ASPB names 2011 award recipients
The American Society of Plant Biologists (ASPB) is pleased to announce the recipients of its 2011 awards, honoring excellence in research, education, outreach, and service.

Smithsonian scientists report changes in vegetation determine how animals migrate
The predictability and scale of seasonal changes in a habitat help determine the distance migratory species move and whether the animals always travel together to the same place or independently to different locations, according to a paper published online in February in Global Ecology and Biogeography by the National Zoo's Smithsonian Conservation Biology Institute researchers and partners.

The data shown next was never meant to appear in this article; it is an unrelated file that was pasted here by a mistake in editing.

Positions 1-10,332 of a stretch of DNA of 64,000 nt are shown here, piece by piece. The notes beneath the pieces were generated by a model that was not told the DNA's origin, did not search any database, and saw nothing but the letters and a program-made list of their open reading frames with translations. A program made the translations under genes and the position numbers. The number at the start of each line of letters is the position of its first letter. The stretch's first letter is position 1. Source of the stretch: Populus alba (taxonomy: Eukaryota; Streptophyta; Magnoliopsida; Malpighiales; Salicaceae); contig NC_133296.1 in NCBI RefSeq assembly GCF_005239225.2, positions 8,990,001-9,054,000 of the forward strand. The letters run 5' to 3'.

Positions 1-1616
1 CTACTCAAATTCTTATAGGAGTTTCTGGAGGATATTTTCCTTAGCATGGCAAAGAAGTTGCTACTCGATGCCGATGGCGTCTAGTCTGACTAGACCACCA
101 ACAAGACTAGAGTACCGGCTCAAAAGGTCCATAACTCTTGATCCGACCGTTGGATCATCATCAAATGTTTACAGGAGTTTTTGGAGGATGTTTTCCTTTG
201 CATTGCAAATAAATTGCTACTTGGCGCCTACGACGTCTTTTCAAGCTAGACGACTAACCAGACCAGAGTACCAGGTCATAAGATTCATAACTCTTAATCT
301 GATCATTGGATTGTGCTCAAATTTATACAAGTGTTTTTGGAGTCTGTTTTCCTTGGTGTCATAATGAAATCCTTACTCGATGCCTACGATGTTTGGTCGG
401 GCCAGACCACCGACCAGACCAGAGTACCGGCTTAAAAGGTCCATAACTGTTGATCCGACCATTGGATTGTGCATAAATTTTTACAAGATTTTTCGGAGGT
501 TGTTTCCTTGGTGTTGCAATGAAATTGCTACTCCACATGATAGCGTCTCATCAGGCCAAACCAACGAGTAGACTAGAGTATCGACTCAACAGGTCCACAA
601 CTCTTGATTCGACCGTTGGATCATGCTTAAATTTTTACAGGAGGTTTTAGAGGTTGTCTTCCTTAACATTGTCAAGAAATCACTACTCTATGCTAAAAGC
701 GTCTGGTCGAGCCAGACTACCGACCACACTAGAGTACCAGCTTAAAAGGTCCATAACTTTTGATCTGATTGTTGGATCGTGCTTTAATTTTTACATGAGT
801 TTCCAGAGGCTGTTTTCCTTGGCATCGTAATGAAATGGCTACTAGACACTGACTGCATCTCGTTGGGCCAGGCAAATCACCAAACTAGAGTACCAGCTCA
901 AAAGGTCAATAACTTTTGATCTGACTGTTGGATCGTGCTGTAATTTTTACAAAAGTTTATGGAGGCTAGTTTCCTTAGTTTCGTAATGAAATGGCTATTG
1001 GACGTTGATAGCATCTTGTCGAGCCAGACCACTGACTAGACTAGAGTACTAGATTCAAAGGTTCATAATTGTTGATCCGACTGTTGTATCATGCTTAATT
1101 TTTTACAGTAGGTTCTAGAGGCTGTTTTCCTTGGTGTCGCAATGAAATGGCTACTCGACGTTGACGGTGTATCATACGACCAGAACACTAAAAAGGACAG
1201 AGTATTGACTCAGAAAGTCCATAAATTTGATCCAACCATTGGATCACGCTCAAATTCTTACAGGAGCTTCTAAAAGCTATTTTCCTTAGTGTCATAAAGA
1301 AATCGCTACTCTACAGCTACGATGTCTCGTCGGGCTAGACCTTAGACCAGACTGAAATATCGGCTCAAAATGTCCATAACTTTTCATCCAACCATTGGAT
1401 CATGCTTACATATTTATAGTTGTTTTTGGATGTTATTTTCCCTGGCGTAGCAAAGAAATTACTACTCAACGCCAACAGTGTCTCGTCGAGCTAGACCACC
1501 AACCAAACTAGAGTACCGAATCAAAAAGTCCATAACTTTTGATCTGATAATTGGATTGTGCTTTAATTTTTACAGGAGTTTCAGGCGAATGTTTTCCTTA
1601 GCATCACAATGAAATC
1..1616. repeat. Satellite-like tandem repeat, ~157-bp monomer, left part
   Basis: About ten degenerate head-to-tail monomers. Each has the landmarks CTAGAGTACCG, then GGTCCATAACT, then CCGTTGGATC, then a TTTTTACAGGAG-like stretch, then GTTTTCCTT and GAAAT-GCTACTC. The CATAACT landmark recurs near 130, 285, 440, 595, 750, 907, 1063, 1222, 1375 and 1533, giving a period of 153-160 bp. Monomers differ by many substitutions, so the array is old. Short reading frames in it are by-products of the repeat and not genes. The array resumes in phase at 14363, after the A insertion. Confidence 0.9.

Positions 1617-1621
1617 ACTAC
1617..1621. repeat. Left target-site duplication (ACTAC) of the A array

Brain development goes off track as vulnerable individuals develop schizophrenia
Two new research studies published in Biological Psychiatry point to progressive abnormalities in brain development that emerge as vulnerable individuals develop schizophrenia.

Infantile amnesia: Gauging children's earliest memories
Previous research has established that adults experience infantile amnesia -- an inability to recall the earliest years of their lives.

Slow road to a synapse
Grappling with a question that has defied scientific explanation for decades, a small team of researchers from the University of California, San Diego School of Medicine offers the first evidence-based model to explain how certain proteins in neurons travel from the central body of the cell (where they are made) down its axon to the terminal synapse -- the junction where neurons communicate with each other.

Clouds, a weapon against climate change?
Some clouds cool the earth. But how are these clouds formed?

How to recognize at an early stage whether a new cancer therapy prolongs life